Former University of Maine men’s hockey All-American Jim Montgomery has made a career change.
After spending four years as an assistant coach and recruiting coordinator at Rensselaer Polytechnic Institute in Troy, N.Y., Montgomery has been named the general manager and head coach of the Dubuque Fighting Saints in the United States Hockey League.
It will be a first-year franchise, although Dubuque previously had a USHL franchise from 1980-2001.
“It’s exciting,” said the 40-year-old Montgomery, a former Hobey Baker Award finalist. “This is a chance to run my own program in the best Tier I Junior Hockey League in North America.
“This is a wonderful opportunity to work for a tremendous ownership group [Northern Lights Hockey LLC],” added Montgomery.
The ownership group includes three former Harvard University hockey teammates: managing director Brad Kwong, principal owner Phil Falcone and part owner Peter Chiarelli, the general manager of the NHL’s Boston Bruins.
“It was really tough to leave RPI. They’re in position to make a great run next year. It was hard to leave for an expansion franchise,” said Montgomery. “But being able to grow as a head coach and make my own decisions and to be able recruit and draft players I believe in was too tough to pass up. It’s such a great league and they get a lot of game experience: 60 [regular-season] games plus playoffs.”
RPI went 18-17-4 this past season after going 31-68-4 over the previous three seasons.
The league is composed of players ages 16-20 and the 14 teams produced 228 players who have committed to play at Division I schools in the future. There are 141 active NHL players who played in the USHL.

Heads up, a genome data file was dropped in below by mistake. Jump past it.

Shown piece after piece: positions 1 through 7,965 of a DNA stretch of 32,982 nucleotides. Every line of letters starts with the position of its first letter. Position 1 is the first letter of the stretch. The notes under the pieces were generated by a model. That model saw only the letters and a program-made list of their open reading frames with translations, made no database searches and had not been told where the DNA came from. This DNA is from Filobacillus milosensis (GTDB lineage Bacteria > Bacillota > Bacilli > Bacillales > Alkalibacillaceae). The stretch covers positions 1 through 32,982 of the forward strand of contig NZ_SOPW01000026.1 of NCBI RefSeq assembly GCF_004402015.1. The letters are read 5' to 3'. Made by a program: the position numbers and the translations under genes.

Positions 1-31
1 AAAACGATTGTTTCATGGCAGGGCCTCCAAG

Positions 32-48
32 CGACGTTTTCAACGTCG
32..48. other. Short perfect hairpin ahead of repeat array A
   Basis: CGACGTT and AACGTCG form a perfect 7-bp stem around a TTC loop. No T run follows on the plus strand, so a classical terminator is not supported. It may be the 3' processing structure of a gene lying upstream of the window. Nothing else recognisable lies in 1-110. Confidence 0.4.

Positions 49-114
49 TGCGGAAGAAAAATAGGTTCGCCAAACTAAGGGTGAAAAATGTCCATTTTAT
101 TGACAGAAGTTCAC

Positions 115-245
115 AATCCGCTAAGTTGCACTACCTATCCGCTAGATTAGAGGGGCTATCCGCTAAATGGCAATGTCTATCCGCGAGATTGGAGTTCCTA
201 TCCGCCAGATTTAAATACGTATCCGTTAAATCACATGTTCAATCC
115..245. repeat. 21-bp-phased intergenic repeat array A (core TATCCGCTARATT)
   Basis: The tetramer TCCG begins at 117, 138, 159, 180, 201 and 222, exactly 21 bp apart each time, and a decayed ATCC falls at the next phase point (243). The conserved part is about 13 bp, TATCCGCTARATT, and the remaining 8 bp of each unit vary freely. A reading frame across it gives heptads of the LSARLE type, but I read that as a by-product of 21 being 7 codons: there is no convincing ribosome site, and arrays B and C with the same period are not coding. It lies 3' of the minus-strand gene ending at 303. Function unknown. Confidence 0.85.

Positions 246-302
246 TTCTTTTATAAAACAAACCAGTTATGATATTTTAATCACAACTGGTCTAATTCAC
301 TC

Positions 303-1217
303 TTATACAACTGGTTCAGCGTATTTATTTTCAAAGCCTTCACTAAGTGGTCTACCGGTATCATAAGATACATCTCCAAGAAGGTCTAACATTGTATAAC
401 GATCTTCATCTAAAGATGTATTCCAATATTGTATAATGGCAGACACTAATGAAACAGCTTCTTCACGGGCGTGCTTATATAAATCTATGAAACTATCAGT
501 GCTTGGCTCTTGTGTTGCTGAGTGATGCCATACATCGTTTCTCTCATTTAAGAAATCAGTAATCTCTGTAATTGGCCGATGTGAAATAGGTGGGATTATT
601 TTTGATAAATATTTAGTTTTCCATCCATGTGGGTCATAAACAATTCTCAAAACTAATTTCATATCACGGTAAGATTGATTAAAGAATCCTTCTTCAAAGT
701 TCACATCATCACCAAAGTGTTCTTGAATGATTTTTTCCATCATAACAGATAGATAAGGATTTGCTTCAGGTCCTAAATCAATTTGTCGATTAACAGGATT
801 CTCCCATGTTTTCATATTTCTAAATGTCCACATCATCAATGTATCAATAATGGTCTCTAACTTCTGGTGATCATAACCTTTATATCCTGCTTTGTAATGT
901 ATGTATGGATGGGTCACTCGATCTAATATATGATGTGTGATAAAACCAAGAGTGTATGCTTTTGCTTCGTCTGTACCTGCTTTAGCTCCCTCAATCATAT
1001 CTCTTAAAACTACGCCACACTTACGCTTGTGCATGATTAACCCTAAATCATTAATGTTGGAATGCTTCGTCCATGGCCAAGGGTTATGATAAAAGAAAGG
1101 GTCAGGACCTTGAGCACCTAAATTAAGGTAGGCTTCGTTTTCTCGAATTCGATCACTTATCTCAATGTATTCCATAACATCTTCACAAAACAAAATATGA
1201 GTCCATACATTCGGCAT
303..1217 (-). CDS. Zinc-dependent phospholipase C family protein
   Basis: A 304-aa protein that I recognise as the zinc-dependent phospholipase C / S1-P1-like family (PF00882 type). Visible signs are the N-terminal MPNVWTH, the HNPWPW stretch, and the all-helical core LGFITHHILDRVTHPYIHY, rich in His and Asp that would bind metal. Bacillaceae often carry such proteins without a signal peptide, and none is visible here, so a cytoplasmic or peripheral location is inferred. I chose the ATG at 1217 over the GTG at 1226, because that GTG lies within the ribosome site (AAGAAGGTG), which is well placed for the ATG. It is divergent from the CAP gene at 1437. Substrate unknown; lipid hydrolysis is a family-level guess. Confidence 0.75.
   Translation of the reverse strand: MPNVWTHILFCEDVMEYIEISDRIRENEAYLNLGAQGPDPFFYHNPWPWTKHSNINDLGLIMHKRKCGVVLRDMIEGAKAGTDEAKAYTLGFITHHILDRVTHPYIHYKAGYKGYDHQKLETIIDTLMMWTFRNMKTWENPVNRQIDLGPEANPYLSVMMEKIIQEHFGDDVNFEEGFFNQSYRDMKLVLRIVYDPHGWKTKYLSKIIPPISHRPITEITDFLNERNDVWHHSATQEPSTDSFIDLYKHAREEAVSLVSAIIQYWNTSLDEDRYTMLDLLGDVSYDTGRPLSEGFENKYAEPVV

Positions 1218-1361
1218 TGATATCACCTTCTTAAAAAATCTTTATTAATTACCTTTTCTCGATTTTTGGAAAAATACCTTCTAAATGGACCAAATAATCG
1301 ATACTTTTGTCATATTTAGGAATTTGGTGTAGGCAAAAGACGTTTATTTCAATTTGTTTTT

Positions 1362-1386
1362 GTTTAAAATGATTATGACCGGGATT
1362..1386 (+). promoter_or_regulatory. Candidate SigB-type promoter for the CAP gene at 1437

Montgomery, who had a 122-game NHL career, signed a multiyear contract and said he is getting a “significant raise” over his salary at RPI.
He wouldn’t disclose the financial details, but it is believed to be in the vicinity of $90,000 per year.
He learned about the job when he received a phone call from a friend who coaches in the league.
“After concluding a lengthy and thorough search process and speaking to a number of highly qualified candidates, it became clear to us that Jim was the right candidate for our organization,” Kwong said on USHL.com. “Jim has great character and has demonstrated throughout his career to be a true competitor, a born leader and a winner. His knowledge of and passion for the game impressed us throughout the process.”
Montgomery, who had his No. 19 jersey retired at Maine, where he is still the career points leader, wants to eventually be a head coach at a Division I program and feels this is a beneficial move toward achieving that goal.
He added it would open more professional hockey doors since he is also the general manager. However, he reiterated college hockey is his first love.
“This is the best step for me as far as my personal growth as a [head] coach. This would make my resume more appealing in the future,” said Montgomery. “But there are only 58 Division I hockey jobs. They are hard to come by.”
The Fighting Saints will play in a new 3,200-seat arena and Montgomery said the traits he will be looking for in his players will be creativity and competitiveness.
“You also have to have a physical element and I’ve addressed that already with a 6-foot-5, 255-pound RPI recruit,” said Montgomery.